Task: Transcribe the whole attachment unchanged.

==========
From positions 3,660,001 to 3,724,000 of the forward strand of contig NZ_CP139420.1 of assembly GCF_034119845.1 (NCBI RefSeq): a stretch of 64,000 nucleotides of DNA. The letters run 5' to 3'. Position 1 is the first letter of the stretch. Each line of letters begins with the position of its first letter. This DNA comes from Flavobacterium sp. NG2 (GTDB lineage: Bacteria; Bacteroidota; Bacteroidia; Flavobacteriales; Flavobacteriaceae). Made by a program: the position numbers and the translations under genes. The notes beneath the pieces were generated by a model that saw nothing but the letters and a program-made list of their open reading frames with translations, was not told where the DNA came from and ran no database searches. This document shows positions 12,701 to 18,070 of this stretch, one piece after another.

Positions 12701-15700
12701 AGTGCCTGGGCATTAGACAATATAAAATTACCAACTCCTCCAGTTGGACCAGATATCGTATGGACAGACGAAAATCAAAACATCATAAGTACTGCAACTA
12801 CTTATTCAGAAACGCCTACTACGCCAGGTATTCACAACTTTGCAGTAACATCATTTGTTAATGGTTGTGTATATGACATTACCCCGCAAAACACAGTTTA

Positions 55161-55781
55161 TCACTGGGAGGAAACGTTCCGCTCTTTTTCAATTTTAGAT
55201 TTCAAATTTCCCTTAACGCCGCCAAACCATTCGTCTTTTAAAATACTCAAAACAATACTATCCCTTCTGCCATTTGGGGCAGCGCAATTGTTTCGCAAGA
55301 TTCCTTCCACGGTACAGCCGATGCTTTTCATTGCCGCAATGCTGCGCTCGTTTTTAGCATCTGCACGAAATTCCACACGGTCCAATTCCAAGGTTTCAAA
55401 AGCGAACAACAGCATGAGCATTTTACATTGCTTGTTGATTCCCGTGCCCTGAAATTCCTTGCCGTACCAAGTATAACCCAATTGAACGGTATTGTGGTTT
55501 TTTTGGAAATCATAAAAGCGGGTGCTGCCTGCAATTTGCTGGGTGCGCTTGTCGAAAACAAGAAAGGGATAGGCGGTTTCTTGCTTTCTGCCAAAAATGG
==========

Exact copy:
From positions 3,660,001 to 3,724,000 of the forward strand of contig NZ_CP139420.1 of assembly GCF_034119845.1 (NCBI RefSeq): a stretch of 64,000 nucleotides of DNA. The letters run 5' to 3'. Position 1 is the first letter of the stretch. Each line of letters begins with the position of its first letter. This DNA comes from Flavobacterium sp. NG2 (GTDB lineage: Bacteria; Bacteroidota; Bacteroidia; Flavobacteriales; Flavobacteriaceae). Made by a program: the position numbers and the translations under genes. The notes beneath the pieces were generated by a model that saw nothing but the letters and a program-made list of their open reading frames with translations, was not told where the DNA came from and ran no database searches. This document shows positions 12,701 to 18,070 of this stretch, one piece after another.

Positions 12701-15700
12701 AGTGCCTGGGCATTAGACAATATAAAATTACCAACTCCTCCAGTTGGACCAGATATCGTATGGACAGACGAAAATCAAAACATCATAAGTACTGCAACTA
12801 CTTATTCAGAAACGCCTACTACGCCAGGTATTCACAACTTTGCAGTAACATCATTTGTTAATGGTTGTGTATATGACATTACCCCGCAAAACACAGTTTA

Positions 55161-55781
55161 TCACTGGGAGGAAACGTTCCGCTCTTTTTCAATTTTAGAT
55201 TTCAAATTTCCCTTAACGCCGCCAAACCATTCGTCTTTTAAAATACTCAAAACAATACTATCCCTTCTGCCATTTGGGGCAGCGCAATTGTTTCGCAAGA
55301 TTCCTTCCACGGTACAGCCGATGCTTTTCATTGCCGCAATGCTGCGCTCGTTTTTAGCATCTGCACGAAATTCCACACGGTCCAATTCCAAGGTTTCAAA
55401 AGCGAACAACAGCATGAGCATTTTACATTGCTTGTTGATTCCCGTGCCCTGAAATTCCTTGCCGTACCAAGTATAACCCAATTGAACGGTATTGTGGTTT
55501 TTTTGGAAATCATAAAAGCGGGTGCTGCCTGCAATTTGCTGGGTGCGCTTGTCGAAAACAAGAAAGGGATAGGCGGTTTCTTGCTTTCTGCCAAAAATGG